Briefly, there are six concurrent presentation sessions going on throughout each day. As such I’ve been hopping from room to room speedblogging. Erikca wrote a bit about the conference, while Alex Halavais has done an excellent job mobblogging the sessions he attended (his later sessions overlap mine). I can’t keep up with him, but here’s my take of the day.
8.30am – 9.30am: Communities and Communication Session
“Overcoming cultural and geographic distance in the ‘Net generation’: The impact of the Internet in rural and remote areas”
Dianne Looker • Mount St Vincent University, Canada
In essence Dianne looked at the digital divide between the urban and rural parts of Canada. She surveyed the number of networked computers in each area, and noted the type/speed of their connections, as well as how much time residents of each area spend online. Apparently this is part of a social enrichment project where her goal is to find ways to lessen this digital divide. She mentions social capital as a dimension of community cohesion, but notes that it doesn’t go further than aspects of community bonding.
9.30am – 9.45am: Gaming Session
“Reconfiguring project ecologies in the video games industry”
John Banks • Queensland University of Technology, Australia
John spoke about how game companies were involving more gamers into their product design. They recognize how gamers have been modding games and producing add-ons to make games even more fun. An ethical question arises when we talk about the idea of labor: Are game publishers truly empowering creativity by giving gamers opportunities to mod their games? Or are these game modders being enticed to come under the game publishers’ control, governance or exploitation? This becomes more apparent when we talk about the economics of games, since more games are now being repackaged with gamer created content.
9.45am – 10.00am: Identities and Diversity Session
“Memes and identity in online communities”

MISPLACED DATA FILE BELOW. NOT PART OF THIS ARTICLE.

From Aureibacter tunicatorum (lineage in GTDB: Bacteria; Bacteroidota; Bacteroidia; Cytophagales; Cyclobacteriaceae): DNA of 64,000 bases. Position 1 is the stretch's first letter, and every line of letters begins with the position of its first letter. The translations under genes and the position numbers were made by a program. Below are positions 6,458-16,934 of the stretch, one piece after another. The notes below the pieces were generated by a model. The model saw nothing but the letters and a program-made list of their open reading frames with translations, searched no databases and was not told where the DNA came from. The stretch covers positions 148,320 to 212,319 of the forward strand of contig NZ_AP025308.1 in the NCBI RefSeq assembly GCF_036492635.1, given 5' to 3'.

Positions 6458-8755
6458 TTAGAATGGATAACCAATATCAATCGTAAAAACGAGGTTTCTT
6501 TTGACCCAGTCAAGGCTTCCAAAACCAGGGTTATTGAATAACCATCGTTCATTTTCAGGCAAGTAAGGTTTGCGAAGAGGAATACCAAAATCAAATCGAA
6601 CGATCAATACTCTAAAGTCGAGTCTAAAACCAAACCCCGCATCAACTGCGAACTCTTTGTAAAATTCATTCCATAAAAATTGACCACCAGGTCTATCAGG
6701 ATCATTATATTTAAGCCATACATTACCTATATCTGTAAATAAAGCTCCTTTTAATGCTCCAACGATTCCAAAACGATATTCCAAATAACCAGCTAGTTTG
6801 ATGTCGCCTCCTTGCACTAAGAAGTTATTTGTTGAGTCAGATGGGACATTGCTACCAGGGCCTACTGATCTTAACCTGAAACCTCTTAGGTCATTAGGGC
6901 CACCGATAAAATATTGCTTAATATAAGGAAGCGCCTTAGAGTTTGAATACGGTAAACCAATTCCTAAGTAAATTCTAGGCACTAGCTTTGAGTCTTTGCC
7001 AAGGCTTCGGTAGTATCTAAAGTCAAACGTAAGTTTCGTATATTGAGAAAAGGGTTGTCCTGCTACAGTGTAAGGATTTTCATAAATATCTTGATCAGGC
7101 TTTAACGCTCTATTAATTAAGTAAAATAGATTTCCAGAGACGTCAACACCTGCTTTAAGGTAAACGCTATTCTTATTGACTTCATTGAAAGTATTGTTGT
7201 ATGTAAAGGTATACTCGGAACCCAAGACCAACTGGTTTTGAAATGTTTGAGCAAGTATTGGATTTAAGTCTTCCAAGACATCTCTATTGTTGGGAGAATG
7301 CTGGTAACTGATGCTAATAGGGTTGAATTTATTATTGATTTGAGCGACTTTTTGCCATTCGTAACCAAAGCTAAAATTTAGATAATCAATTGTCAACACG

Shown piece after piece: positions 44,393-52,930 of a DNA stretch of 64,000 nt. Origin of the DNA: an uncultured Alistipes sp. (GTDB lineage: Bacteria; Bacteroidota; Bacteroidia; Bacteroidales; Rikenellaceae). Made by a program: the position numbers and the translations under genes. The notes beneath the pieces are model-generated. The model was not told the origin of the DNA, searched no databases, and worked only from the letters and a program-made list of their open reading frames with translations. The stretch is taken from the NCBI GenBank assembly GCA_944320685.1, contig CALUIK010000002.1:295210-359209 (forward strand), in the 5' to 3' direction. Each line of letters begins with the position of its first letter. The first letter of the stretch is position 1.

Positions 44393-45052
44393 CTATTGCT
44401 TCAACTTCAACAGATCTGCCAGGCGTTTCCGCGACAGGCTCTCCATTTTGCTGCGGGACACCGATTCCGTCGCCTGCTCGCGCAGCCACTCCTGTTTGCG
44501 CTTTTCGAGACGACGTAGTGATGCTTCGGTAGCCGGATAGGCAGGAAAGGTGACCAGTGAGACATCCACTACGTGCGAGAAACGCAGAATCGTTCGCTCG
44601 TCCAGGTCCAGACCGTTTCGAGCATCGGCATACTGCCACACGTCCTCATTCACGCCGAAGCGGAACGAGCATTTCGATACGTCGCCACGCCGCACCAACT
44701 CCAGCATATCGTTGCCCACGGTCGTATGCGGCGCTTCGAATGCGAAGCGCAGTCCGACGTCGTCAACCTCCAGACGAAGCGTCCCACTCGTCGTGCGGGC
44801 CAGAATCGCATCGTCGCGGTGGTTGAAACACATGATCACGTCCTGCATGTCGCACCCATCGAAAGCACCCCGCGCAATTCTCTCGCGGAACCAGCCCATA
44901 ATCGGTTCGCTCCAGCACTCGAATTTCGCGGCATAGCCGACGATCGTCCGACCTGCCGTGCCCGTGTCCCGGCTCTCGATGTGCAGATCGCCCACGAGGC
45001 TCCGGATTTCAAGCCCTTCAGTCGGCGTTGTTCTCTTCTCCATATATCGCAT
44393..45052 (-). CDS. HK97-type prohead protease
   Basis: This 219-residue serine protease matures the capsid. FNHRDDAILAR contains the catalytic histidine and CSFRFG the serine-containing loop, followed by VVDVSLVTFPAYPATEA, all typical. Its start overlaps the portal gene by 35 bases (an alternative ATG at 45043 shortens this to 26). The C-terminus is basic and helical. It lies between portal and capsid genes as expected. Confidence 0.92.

Hilary Wheaton • University of Western Australia, Australia
Memes are tricky to define, and in Hilary’s case, she notes examples of quizzes which reveal more about yourself. For example, taking a quiz to find out which CareBear you are. These quizzes are short Q&As, and the hooks are the ability for self-reflection, allowing for dialogue (talking point), giving recognition to orginators, social networking and is in itself, self-replicating. She then went into a rhetoric about the relationship between memes and identity. Focusing on the LiveJournal perspective, she explained the relevant structure of LJ, namely the Info page, the Recent Entries page as well as the Friends page which lets to see your subscriptions (Ed: notice it’s mostly blog technologies rebranded for less tech savvy users). She compares memes to the idea of a virus and whether you choose to be infected by it. Since LiveJournal (or even blogs) lack physical dimensions, memes are a way of reflecting self, by allowing for personal recognition, meaningful interactions and virtual performance.
10.00am – 10.30am
“Circulation of topics on the Web: Bird flu in the e-newspapers and the blogs”
Lina Hellsten • KNAW, Virtual Knowledge Studio, Netherlands
Using the Bird Flu epidemic as a way of tracking news flows, Lina analyzes the content of newspapers, medical publications and blogs for her study. To check for media trends in “bird flu”, Lina used LexusNexis for tracking newspapers, PubMed for tracking medical journals and BlogPulse for tracking blogs. What she found out was that none of the media refer to one another, with the exception of blogs which mostly reference online versions of newspaper articles (hyperlink) and that blogs also tend to focus on local news related to bird flu (makes sense). I was thinking that we would see more references to other media (e.g. TV network news) when there are online features which make such media more accessible. For example YouTube for recorded video content. In the case of PubMed, the layman blogger would probably not have access to it (subscription-based), let alone the skill to search for such relevant medical articles.
This is just the first part of the morning session. There were many more interesting presentations I attended, but with just Alex and me blogging about the conference, it’s overbearing. Once again, I’m sad that no one’s sharing notes from the conference. I seem to be the only maniac running around snapping photos of people and presentations. WTH is going on? I guess internet researchers might understand social media, but very few actually participate in the process. Is blogging too risky, too uncool, or is it just too much work?